Healthy takes the cake

02:50, Apr 03 2014

Flours are becoming more specialised in response to the increasing interest of home and commercial bakers in producing breads, cakes and cookies with a difference.

Health benefits and trends are constantly being monitored by the flour industry.

A new range of sugar-free and salt-free flour mixes for muffins, buns, cookies, pizza bases and breads are now available from Canterbury's Farmers Mill in a joint venture with French company Lesaffre.

At present these are for commercial bakers only but this means the muffin you buy today may be healthier than the one you bought yesterday. Hopefully, the range will make it to the supermarkets shelves soon.

But what about the different flours available to us now? Is there any difference and why should we select various types of flour for our baking?

Standard or plain flour is best for everyday pikelets, biscuits, cakes and shortcrust pastry and for thickening sauces. As with other white flours, standard flour has had all the bran and wheatgerm removed.


Self-raising flour is standard flour with a raising agent. It is ideal for sponges, muffins, scones, some cakes and pancakes. You can substitute one cup of self-raising flour with one cup of standard white flour and one teaspoon of baking powder.

High-grade flour has a higher gluten content than standard flour, which makes it stronger and better able to support the fruit in festive cakes and puddings. It is also ideal for making bread and flaky and puff pastry. Gluten is a protein that forms those elastic strings you see when flour is mixed with liquid.

Gluten-free flours are suitable for people who suffer from wheat intolerance and/or are coeliacs. Gluten-free flour contains no wheat. It may contain a mixture of rice, tapioca, maize, sorghum, potato and garbanzo flours to name a few. The contents of each brand is different so one needs to experiment to find the one that best suits your purpose.

Wholemeal flour contains the bran and the germ of wheat grain, so is more nutritious than white flour.

It provides taste and texture (fibre) and is great in muffins, breads, pancakes and some cakes and loaves.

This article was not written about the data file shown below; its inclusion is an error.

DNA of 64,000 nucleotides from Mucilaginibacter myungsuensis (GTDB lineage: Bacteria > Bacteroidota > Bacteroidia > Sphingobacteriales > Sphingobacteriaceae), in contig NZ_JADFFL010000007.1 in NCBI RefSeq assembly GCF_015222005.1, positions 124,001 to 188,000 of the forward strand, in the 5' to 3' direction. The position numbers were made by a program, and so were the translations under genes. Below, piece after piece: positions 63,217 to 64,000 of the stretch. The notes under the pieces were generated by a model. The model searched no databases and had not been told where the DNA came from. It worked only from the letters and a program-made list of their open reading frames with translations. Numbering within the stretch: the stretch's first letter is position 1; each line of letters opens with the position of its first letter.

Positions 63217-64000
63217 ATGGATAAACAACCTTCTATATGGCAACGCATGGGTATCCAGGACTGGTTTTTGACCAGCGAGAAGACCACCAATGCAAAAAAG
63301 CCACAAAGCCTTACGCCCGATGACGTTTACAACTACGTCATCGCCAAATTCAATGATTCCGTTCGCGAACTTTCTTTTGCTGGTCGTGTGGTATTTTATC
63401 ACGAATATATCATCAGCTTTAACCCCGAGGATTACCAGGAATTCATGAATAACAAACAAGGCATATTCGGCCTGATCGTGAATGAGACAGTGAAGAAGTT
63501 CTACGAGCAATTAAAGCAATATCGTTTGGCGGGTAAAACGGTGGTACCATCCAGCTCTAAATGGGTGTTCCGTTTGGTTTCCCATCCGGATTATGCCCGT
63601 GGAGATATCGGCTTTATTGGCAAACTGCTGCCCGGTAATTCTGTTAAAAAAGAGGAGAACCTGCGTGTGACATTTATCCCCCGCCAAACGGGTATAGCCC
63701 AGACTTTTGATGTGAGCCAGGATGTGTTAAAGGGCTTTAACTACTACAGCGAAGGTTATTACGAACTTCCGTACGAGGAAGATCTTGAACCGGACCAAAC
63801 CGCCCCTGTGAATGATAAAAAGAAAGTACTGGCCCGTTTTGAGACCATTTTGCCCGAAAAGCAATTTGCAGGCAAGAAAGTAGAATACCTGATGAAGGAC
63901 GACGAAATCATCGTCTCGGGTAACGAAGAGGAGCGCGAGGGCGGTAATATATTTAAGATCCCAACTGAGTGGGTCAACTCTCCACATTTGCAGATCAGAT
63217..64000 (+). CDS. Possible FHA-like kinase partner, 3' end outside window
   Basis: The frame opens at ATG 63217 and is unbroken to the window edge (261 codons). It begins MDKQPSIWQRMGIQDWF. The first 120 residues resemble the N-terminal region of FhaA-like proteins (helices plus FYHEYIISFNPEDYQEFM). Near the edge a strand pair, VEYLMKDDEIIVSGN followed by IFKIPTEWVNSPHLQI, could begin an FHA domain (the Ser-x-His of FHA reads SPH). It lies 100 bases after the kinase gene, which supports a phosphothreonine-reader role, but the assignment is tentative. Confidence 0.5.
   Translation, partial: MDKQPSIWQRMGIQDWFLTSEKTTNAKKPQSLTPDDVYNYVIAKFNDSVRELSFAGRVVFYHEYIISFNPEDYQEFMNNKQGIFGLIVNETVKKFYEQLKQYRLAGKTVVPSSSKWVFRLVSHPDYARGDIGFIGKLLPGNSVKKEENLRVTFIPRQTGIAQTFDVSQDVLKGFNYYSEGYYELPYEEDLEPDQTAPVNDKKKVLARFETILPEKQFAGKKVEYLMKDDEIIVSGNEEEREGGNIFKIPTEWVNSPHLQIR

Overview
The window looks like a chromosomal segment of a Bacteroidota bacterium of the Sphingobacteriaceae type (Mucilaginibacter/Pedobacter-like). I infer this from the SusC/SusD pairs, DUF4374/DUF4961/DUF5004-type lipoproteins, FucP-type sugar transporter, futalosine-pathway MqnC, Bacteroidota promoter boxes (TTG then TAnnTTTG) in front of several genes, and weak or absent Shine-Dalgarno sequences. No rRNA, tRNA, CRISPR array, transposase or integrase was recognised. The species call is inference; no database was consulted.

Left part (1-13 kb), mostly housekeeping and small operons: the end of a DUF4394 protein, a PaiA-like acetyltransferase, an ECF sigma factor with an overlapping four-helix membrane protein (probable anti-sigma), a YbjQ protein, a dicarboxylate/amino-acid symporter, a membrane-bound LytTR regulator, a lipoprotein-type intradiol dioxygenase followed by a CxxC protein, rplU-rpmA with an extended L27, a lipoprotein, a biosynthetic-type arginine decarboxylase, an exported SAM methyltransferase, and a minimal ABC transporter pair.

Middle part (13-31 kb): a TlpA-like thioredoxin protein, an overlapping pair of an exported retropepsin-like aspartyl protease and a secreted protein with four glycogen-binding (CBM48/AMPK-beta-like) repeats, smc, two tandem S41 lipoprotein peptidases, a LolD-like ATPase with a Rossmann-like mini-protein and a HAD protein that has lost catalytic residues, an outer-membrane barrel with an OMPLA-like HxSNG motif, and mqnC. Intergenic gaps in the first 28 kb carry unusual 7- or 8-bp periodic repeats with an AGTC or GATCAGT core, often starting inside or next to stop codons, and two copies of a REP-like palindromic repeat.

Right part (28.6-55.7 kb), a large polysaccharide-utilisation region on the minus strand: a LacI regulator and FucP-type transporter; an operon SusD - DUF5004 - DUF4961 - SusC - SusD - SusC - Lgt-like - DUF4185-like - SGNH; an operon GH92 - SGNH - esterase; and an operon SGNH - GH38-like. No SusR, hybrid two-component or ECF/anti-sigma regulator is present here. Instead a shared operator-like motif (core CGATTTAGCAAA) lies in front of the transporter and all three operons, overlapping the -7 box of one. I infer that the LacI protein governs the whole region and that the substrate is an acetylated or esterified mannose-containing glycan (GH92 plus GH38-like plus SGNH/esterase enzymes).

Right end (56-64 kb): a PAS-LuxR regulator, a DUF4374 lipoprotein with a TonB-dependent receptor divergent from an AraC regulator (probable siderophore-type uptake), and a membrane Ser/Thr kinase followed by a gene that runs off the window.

I used an all-purpose gluten-free flour.

175g butter

3/4 cup caster sugar

3 large eggs, separated

200g dark chocolate, grated

1/2 cup ground almonds

1 cup gluten-free flour

1 tsp baking powder

1/4 cup dark cocoa powder

2/3 cup milk

Chocolate Topping:

50g butter, softened

1 cup sifted icing sugar

50g dark chocolate, chopped and melted Preheat the oven to 180 degrees Celsius. Lightly grease and line the base of a 5-cup, non-stick ring pan, about 21cm in diameter.

Beat the butter and caster sugar, until creamy. Add the egg yolks one at a time, beating well after each addition.

Fold in the chocolate and ground almonds.

Sift the flour, baking powder and cocoa. Fold into the butter mixture alternately with the milk.

Whip the egg whites in a clean bowl, until soft peaks form. Stir 3-4 Tbsp into the batter then gently fold in the remaining egg whites. Spoon into the prepared pan.

Bake for 40-45 minutes, until a skewer inserted in the centre comes out clean. Cool in the pan for 5 minutes, then turn out onto a wire rack. To prepare the topping, beat the butter and icing sugar until creamy. Beat in the melted chocolate. Stir well. Spread over the cake.


Caramelised Onions: 3 Tbsp olive oil

4 onions, peeled and sliced

3 Tbsp brown sugar

1 Tbsp balsamic vinegar

Scones: 3 cups standard flour

4 tsp baking powder

1/2 tsp salt

50g cold butter, grated

1 egg

1 1/4 cups milk

Topping: 1 Tbsp fresh rosemary leaves

12 pitted black olives To prepare the onions, saute the onions in the oil in a non-stick frying pan on low heat, until lightly browned. Stir occasionally. Add the sugar and balsamic vinegar. Reduce the heat to low. Cover and gently cook for 15 minutes. Preheat the oven to 200C. Sift the dry ingredients into a bowl. Stir in grated butter.

Combine the egg and milk. Blend into the dry ingredients to form a stiff dough. Divide the dough in half. Roll the half dough on baking paper to form a rectangle approximately 18cm x 27cm. Top with half the caramelised onions. Roll out the second piece of dough on another piece of baking paper and invert over the filling. Cut into 12 squares. Lift onto a baking tray. Top each square with extra caramelised onion, rosemary leaves and black olives. Bake for 15-20 minutes. Makes 12.


I used a roasted red pepper from a jar. Great served with butter and basil pesto combined.

3 cups self-raising flour

1/2 tsp each: baking powder, salt, chilli powder

1 Tbsp each: sugar, chopped chives

1 cup grated tasty cheese

8 sundried tomatoes, patted dry and finely chopped

1 whole roasted red pepper, patted dry and finely chopped

2 eggs

1 1/2 cups milk

Preheat the oven to 190C.

Lightly grease a 9-hole muffin pan. Sift the flour, baking powder, salt and chilli powder into a bowl.

Add the sugar, chives, cheese, sundried tomatoes and roasted red pepper.

Beat the eggs and the milk together.

Stir into the dry ingredients, until just moistened. Spoon into the prepared muffin pans.

Bake for about 20 minutes or until a skewer inserted in the centre comes out clean.

Makes 9.


1 cup each: wholemeal flour, rolled oats, desiccated coconut

3/4 cup brown sugar, firmly packed

2 Tbsp each: finely chopped dried apricots, prunes

125g butter, melted

1 Tbsp liquid honey

1 tsp baking soda

3 Tbsp milk Preheat the oven to 160C. Line a baking tray with baking paper.

Combine the flour, rolled oats, coconut, sugar, apricots and prunes in a mixing bowl.

Combine well.

Make a well in the centre.

Combine the melted butter and honey.

Dissolve the baking soda in the milk.

Pour the liquids into the well. Stir thoroughly.

Drop rounded teaspoonfuls onto the prepared tray.

Bake for about 20 minutes until lightly coloured. Makes about 40.

Copyright Jan Bilton

The Marlborough Express